August 15, 2022

Delphi Pension Plan Is Called Unfair to Nonunion Workers

“It is frightening to even think about allowing this precedent to stand,” said Bruce Gump, a retiree of Delphi who lost part of his benefit when the federal government took over Delphi’s pension plan in bankruptcy. Delphi retirees from the United Auto Workers and two other unions, by contrast, got their full benefits, thanks to an unusual side agreement with General Motors, which was honored even as G.M. restructured in bankruptcy that year.

“The United States government chose winners and losers,” Mr. Gump added.

The hearing, by a subcommittee of the House Committee on Oversight and Government Reform, comes at a time of mounting public frustration over pension rules that cushion some retirees, while others see their benefits shredded. The federal government offers limited pension insurance, but workers at some companies — like contractors to the Department of Energy and N.A.S.A. — turn out to have better pension coverage. Meanwhile, states and municipalities have stayed out of the federal program, leaving their workers at the mercy of increasingly hostile taxpayers.

The question of pension guarantees, and who pays for them, came up shortly after General Motors went into Chapter 11 two years ago with financing from the United States Treasury. Officials from the Obama administration’s Auto Task Force asked G.M. executives how they planned to handle the pensions of a second company, Delphi.

Delphi, once a division of G.M., was still a major supplier in 2009, and was bankrupt itself that summer after struggling to avoid liquidation.

“Have you guys begun a dialogue with the U.A.W. over your desire to see the hourly plan terminated?” Matthew A. Feldman, of the Treasury’s Auto Task Force , asked senior G.M. executives in a message referring to a pension plan at Delphi. G.M. had a role because 10 years earlier, when it was spinning off Delphi, it had promised the auto workers’ union that if their pension fund ever went belly-up at Delphi, they could come back to G.M. to be made whole, through special payments called “top-ups.”

The top-ups would cover the difference between the federal government’s limited pension insurance and each retiree’s full benefit. There is no precedent for any company making such payments until G.M. did.

With G.M. itself bankrupt in 2009 and relying on billions of taxpayer dollars to restructure, honoring the 10-year-old promise “could get messy,” Mr. Feldman warned.

He also expressed uncertainty about whether the Pension Benefit Guaranty Corporation would permit it. (Pension-related e-mails between Auto Task Force members and G.M. were provided to The New York Times by a person who requested anonymity.)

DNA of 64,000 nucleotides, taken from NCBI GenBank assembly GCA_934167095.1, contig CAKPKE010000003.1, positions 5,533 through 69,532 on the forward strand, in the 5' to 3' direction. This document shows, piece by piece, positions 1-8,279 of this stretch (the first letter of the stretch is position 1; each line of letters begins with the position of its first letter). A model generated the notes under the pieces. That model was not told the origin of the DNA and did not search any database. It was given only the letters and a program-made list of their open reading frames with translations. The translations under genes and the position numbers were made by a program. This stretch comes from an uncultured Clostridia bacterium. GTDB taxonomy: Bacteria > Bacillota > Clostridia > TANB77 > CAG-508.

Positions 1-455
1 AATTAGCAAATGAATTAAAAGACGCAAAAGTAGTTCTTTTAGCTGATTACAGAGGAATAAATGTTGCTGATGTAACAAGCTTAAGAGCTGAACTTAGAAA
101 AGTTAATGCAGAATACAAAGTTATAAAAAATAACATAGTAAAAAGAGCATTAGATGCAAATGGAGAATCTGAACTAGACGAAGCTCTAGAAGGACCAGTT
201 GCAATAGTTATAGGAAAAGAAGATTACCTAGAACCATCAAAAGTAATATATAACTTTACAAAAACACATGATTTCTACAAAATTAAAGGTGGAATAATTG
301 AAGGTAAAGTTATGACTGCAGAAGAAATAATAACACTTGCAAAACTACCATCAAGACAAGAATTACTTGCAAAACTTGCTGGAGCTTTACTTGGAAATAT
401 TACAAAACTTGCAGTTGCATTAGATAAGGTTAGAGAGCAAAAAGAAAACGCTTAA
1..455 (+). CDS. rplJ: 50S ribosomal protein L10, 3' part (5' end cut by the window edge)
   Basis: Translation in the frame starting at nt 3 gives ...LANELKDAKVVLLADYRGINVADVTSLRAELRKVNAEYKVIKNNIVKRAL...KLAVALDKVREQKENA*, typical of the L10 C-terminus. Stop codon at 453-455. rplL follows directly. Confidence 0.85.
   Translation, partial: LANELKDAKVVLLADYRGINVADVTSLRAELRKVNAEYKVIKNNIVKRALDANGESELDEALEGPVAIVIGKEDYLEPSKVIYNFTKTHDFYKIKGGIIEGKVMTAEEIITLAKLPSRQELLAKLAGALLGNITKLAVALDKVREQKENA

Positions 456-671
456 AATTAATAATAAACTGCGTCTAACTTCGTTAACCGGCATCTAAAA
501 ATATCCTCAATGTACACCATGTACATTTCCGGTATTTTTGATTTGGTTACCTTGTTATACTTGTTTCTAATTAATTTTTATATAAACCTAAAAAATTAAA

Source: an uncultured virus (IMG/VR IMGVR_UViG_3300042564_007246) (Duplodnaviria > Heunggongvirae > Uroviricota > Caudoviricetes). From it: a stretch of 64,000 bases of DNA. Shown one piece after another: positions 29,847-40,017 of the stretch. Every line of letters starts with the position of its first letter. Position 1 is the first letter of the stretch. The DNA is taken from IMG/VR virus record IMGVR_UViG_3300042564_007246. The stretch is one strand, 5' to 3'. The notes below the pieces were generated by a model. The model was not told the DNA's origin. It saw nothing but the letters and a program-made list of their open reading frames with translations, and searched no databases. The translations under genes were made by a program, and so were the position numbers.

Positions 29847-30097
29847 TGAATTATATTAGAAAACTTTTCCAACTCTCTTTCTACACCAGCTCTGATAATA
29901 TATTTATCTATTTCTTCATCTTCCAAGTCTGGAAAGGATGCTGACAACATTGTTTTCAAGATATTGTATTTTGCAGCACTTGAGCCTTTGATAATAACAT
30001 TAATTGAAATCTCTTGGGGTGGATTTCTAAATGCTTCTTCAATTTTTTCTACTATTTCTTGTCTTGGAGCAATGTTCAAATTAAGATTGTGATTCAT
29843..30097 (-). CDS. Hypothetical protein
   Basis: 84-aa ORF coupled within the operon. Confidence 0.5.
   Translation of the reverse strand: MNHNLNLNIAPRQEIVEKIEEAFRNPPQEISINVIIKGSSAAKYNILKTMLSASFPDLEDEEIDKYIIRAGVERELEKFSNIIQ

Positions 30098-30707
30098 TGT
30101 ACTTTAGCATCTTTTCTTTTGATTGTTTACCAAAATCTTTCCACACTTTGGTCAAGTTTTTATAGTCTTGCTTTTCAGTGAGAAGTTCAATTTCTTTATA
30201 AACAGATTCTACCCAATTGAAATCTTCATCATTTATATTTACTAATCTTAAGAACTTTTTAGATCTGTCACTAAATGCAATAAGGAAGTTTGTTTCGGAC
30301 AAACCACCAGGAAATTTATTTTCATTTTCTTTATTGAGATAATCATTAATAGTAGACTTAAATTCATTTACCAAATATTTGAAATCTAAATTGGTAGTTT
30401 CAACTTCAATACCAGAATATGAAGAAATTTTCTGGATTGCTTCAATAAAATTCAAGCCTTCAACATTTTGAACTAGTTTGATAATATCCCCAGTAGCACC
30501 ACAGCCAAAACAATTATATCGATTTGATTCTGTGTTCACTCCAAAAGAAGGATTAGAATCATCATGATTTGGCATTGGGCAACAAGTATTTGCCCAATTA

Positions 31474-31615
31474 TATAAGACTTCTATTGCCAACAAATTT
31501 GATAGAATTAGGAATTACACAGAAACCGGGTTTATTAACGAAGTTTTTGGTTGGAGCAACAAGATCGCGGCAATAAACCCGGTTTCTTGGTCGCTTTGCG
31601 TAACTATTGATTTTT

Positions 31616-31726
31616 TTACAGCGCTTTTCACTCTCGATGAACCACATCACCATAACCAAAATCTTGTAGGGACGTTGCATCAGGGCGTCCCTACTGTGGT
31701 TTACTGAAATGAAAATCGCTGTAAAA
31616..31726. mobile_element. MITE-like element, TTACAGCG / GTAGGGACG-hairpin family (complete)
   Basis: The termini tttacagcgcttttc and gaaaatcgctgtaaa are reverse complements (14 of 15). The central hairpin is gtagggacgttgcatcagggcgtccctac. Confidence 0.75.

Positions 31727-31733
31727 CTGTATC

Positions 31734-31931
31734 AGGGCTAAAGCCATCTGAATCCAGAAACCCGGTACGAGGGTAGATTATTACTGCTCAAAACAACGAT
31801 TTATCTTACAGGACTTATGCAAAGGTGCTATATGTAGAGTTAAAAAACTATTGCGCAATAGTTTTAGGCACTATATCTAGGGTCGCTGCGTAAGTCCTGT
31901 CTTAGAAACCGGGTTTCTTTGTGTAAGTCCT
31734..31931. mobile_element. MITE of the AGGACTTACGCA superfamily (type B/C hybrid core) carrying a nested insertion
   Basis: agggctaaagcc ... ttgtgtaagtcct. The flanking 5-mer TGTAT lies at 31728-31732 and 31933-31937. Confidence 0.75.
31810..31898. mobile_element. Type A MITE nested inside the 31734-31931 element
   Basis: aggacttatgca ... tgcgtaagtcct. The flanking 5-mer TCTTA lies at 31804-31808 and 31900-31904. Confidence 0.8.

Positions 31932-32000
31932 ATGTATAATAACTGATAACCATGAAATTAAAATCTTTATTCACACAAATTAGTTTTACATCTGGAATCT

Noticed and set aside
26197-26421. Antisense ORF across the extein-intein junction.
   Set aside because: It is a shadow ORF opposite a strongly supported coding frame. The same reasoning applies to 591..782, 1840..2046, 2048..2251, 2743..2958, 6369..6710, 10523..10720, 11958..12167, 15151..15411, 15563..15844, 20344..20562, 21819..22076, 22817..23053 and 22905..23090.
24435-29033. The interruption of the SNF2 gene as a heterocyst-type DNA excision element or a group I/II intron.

The pension guaranty corporation, the federal agency that takes over company pension funds in bankruptcy, is supposed to be self-sustaining, but it usually operates with a deficit, and some predict it will one day need a taxpayer bailout. Its officials are wary of companies offering pensions, then sticking the government with the bills. During Delphi’s bankruptcy the agency had been trying to lay claim to some of Delphi’s profitable offshore subsidiaries to cover its cost in taking over Delphi’s pension obligations, estimated at about $6.2 billion.

If G.M. had enough money in bankruptcy to pay top-ups to Delphi’s U.A.W. retirees, then the pension agency could have demanded that G.M. cover some of its costs.

Walter Borst, G.M.’s treasurer at the time, said in a message back to Mr. Feldman of the Treasury that he did not see how the pension agency could throw such a wrench into G.M.’s restructuring. “Our reading of the benefit guarantee is clear, that it’s for the benefit of retirees, and not the P.B.G.C.,” he wrote.

He proved correct. Delphi terminated all of its workers’ pension plans, the pension agency’s provided its limited coverage, and G.M. began paying top-ups to Delphi’s retirees from the U.A.W. and two other unions, much to the anger of nonunion retirees like Mr. Gump. They are receiving money only from the pension agency and not G.M.

Many of them are now struggling, Mr. Gump said in his testimony, adding that the nonunion retirees had also lost their health benefits and were in many cases too young for Medicare, yet too old to find new jobs.

The dispute may foreshadow a similar policy decision that Congress must make in the coming months, over whether to appropriate money to N.A.S.A. to cover the cost of a promise it made in 1996, to top up the pensions of its primary Space Shuttle contractor, United Space Alliance of Houston, if its pension fund ever terminated. Mr. Obama’s budget proposal for fiscal 2012 asks Congress to appropriate about $550 million for that purpose.

The promise is coming due now because the space shuttle program is ending and United Space Alliance will no longer have the revenue needed to cover the cost of the plan. If N.A.S.A. fulfills its promise, the company’s retirees will not be subjected to the pension agency’s insurance limits.

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